How to make an Arduino Indoor Garden?

Gardening in the modern age means making things more complicated and arduous, with electrons, bits, and bytes. Combining micro controllers and gardening is a really popular idea. I think that’s because gardens have very simple inputs and outputs that are easy to wrap your head around. I guess people (myself included) see a notoriously simple and relaxed hobby and can’t help but feel compelled to over complicate it.

This project is so handy to make specially after getting the customized PCB that we’ve ordered from JLCPCB to improve the appearance of our car and also there is enough documents and codes in this guide to allow you create your automatic garden system.

This project is made in just 7 days only,three days to finish the hardware making and the assemble, then 4 days to prepare the code and the android app. in order to control the garden through it.

Step 1: What Is an Indoor Garden!

  • Light – Most garden plants need at least six hours of light a day. But it has to be good light. If you put your hand in front of the window and it doesn’t cast a shadow, chances are the light isn’t adequate for most plants to live a happy life. However, you can always supplement low light conditions with grow lights.If you have modest natural light in your home and don’t want to fuss with special lighting, stick to plants that normally need low-light conditions, or try moving your garden to a sunny windowsill.
  • Water – Plants need conditions close to those in their native habitats. A plant that calls the desert home will need less frequent watering than a plant that lives in a bog. Knowing what water conditions a plant prefers is a good first step to keeping a successful indoor garden. It’s easier than you think because the plants themselves will often give you clues. Plants with thick rubbery leaves are water hoarders and can typically survive with less water than plants with thin, delicate leaves. If you hate to water your plants, choose varieties that can thrive on less, or pick plant-pots with hidden reservoirs to cut down on your watering chores.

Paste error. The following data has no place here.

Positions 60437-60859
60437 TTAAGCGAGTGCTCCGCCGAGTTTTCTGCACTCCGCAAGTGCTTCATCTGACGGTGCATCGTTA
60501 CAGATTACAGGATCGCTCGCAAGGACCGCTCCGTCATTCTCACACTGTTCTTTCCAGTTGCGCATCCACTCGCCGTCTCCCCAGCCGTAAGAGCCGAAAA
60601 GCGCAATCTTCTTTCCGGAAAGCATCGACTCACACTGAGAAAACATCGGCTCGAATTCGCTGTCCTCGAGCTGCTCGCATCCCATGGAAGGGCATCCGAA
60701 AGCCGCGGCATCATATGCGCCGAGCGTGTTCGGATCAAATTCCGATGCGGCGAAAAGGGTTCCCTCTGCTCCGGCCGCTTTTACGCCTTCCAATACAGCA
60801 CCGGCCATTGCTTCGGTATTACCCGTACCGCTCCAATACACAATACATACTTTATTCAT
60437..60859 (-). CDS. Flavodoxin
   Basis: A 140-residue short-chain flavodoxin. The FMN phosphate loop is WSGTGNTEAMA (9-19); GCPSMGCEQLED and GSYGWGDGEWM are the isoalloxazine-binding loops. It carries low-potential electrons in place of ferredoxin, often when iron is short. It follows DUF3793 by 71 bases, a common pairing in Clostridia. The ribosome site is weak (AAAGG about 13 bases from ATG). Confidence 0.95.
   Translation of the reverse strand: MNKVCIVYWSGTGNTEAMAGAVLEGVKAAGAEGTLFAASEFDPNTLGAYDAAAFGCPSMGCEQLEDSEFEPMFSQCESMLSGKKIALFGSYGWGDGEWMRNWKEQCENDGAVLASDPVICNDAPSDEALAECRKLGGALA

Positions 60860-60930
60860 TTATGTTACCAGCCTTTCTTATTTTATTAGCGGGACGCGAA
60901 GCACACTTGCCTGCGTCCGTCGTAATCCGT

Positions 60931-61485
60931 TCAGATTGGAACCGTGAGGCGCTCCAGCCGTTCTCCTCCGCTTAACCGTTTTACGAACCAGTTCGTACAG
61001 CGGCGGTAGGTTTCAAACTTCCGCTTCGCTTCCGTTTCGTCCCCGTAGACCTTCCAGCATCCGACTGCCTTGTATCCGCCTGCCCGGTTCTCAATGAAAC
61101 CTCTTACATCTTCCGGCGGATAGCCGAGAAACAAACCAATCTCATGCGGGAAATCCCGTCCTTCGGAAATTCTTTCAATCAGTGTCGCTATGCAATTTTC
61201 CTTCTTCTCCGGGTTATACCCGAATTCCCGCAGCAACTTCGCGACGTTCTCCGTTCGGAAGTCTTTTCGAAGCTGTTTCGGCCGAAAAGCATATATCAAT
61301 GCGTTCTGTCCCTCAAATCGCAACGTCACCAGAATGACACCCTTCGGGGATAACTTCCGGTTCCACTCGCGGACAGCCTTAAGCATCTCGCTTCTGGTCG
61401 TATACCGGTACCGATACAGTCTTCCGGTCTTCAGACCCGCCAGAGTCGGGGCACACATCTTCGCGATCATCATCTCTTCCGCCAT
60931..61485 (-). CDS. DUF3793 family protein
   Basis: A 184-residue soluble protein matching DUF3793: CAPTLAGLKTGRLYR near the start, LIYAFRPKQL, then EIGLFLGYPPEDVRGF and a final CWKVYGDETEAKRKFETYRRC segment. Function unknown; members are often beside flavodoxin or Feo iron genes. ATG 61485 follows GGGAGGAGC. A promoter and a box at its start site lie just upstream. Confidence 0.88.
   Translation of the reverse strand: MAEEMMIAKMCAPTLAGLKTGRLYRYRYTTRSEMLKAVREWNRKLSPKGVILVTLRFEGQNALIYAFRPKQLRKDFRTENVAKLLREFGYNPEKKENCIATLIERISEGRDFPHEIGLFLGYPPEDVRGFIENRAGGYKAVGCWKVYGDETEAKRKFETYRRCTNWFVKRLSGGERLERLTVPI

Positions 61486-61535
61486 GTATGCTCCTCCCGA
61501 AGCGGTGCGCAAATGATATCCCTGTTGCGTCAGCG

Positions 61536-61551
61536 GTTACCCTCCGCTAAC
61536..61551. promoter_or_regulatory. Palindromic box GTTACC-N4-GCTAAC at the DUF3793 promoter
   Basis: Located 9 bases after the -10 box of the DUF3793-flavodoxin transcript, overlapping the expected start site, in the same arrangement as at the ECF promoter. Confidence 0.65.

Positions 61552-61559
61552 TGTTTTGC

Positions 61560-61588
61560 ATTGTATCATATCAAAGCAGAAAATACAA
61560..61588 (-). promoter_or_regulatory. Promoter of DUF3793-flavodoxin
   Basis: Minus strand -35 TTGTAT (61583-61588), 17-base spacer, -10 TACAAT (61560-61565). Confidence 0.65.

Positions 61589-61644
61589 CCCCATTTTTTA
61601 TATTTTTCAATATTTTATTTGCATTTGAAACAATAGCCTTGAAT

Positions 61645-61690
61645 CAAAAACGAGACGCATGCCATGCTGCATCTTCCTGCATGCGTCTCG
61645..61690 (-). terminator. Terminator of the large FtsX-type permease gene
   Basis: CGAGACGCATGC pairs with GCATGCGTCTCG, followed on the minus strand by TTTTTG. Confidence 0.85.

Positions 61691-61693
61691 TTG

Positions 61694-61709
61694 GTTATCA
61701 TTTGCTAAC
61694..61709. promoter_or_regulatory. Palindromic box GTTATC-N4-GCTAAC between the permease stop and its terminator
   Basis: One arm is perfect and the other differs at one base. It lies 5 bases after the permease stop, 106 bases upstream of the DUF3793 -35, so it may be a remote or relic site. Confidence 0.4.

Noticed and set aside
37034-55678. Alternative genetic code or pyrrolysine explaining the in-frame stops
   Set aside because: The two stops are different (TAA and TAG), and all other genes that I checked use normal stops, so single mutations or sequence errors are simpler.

• Air – As a byproduct of photosynthesis, plants produce oxygen and filter nasty gasses, like formaldehyde, from your home environment via their leaves. To keep plants healthy, you need to keep their leaves clean and keep the air around them moving and moist. To do this, you can place them in a spot with good air flow or provide them with a small fan.

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Read full article at: Hackster.io

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